GENERAL COUNCIL F.I.C. - Prins Bisschopsingel 22, 6211 JX Maastricht, The Netherlands  Phone: *31 (0) 43 3508373
Tuesday, October 24 2017  - 4 User Online  

Mgr. L.H. Rutten.

On the Path  of the Priesthood.

Rutten was born on December 8th, 1809, in the bourgeois family[1] of Christian Schrijnemakers and Mary Hustinx Nicholas Rutten in Maastricht.  He was the  sixth of eight children, three boys and five girls. The day after, he was baptized and got the Christian name Ludovicus Hubertus «1809-1891». His mother died on  April 16th, 1816 when Rutten was seven years old. His grandmother, Mary Lousberchs took upon herself the upbringing Rutten and his brothers and sisters. Rutten’s father had a brewery and was quite well-to-do man. He could afford a good school for Rutten.

On 3rd October 1821, he became a pupil of the Latin School. The first school-year was favourable for him. He studied diligently.  He got all first prizes in Latin, French, and Low-German.  That’s why, he got everything such as money, pigeons, hens from his father and grandmother. From that time, he did not work hard at school. He preferred to roam around in the fields and woods outside Maastricht. He occupied himself with his pleasures. The result of it was that he only got second prizes during the next year-school. Later, he was only a moderate student or even less, and then he didn’t get any more prizes. Futhermore, he like the peasant class or the brewer class and he wanted to become a distiller and a brewer as his father was.[2]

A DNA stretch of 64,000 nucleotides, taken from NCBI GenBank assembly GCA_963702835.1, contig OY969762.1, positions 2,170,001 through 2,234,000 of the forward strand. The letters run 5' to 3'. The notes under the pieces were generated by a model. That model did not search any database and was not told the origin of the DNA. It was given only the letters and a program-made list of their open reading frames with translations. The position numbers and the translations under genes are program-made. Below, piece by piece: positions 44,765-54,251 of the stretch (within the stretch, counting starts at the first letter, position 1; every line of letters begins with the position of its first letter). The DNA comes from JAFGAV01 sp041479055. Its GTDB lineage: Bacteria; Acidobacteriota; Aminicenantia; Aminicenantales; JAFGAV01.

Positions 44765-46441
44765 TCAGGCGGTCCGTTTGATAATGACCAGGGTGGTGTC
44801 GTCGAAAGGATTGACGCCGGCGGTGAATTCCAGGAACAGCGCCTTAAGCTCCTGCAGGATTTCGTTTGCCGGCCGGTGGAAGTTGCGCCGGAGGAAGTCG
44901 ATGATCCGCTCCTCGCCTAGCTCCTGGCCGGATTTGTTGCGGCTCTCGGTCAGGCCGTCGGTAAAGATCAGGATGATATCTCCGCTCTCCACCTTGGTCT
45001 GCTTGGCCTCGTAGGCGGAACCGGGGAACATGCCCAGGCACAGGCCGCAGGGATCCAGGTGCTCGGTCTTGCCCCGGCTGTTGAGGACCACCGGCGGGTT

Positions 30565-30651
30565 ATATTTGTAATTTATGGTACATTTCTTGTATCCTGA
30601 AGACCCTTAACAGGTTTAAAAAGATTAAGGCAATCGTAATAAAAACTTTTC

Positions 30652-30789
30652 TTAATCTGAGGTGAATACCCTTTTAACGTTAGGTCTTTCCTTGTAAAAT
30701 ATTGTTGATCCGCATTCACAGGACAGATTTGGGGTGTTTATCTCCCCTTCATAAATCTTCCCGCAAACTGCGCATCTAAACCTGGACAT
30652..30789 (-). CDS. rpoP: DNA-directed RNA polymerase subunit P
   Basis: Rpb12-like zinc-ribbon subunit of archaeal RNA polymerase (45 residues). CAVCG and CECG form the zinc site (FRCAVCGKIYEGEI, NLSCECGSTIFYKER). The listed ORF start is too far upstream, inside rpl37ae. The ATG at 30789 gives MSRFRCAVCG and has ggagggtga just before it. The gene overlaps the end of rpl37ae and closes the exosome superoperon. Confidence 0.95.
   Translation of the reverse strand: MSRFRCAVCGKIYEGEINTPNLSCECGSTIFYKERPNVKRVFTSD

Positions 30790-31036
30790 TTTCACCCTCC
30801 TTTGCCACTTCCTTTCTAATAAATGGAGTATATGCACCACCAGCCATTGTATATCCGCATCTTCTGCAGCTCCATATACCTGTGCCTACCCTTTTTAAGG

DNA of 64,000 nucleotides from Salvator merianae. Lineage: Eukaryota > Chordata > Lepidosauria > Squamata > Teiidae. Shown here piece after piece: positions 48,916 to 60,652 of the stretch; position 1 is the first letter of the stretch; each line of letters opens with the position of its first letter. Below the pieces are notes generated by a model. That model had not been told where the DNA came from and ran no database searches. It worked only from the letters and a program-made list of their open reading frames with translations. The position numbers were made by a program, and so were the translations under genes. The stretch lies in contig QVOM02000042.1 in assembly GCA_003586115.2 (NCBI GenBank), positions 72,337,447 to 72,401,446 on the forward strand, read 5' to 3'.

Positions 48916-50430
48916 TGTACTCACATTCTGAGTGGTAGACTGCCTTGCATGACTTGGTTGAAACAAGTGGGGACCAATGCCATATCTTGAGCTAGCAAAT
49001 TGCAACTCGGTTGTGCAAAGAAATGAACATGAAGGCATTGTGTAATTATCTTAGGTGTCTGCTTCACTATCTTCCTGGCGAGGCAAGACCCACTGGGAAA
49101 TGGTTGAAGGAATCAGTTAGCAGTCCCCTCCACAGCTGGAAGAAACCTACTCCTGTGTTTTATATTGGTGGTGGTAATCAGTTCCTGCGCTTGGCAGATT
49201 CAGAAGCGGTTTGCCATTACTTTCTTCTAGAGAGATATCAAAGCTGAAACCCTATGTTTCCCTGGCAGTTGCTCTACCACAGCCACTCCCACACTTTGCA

Having finished secondary education at the municipal Atheneum, he started working at a lawyer’s office with Solicitor Simons. His work consisted in copying letters and other documents. In the meantime, so his father thought, he would pick up bits of information which, in the future, would be useful in business. Rutten did not like it very much. «I spent the first months industriously as a writer, but as I had not much to do at the office of the gentleman mentioned above, and I also hated always having to write out duns to citizens and farmers I gradually withdrew from this occupation. I was delighted in taking many walks with my father to this estate at St. Peter etc.»[3]

Gradually it began to dawn on him that he could not spend his entire life just walking about. While Rutten was working at Mr. Simons’ office, a better thing was coming in his mind. This made him think of going to do something for his fellow-people. It is a fundamental change, a moment of conversion.

I became much more religious and gradually came to the conclusion, if it were God’s will, to resume my studies and to prepare myself, if possible, for the priesthood. I believe my object was most sacred in doing this. For I was thankful for the Lord that He had called me and I wanted to put myself into the service of fellow-people.[4]

However, becoming  a priest took him a great pains, because he must take up studying again and especially going away from home, leaving his father, whom he loved dearly.  He needed some months to make this resolution known to his father.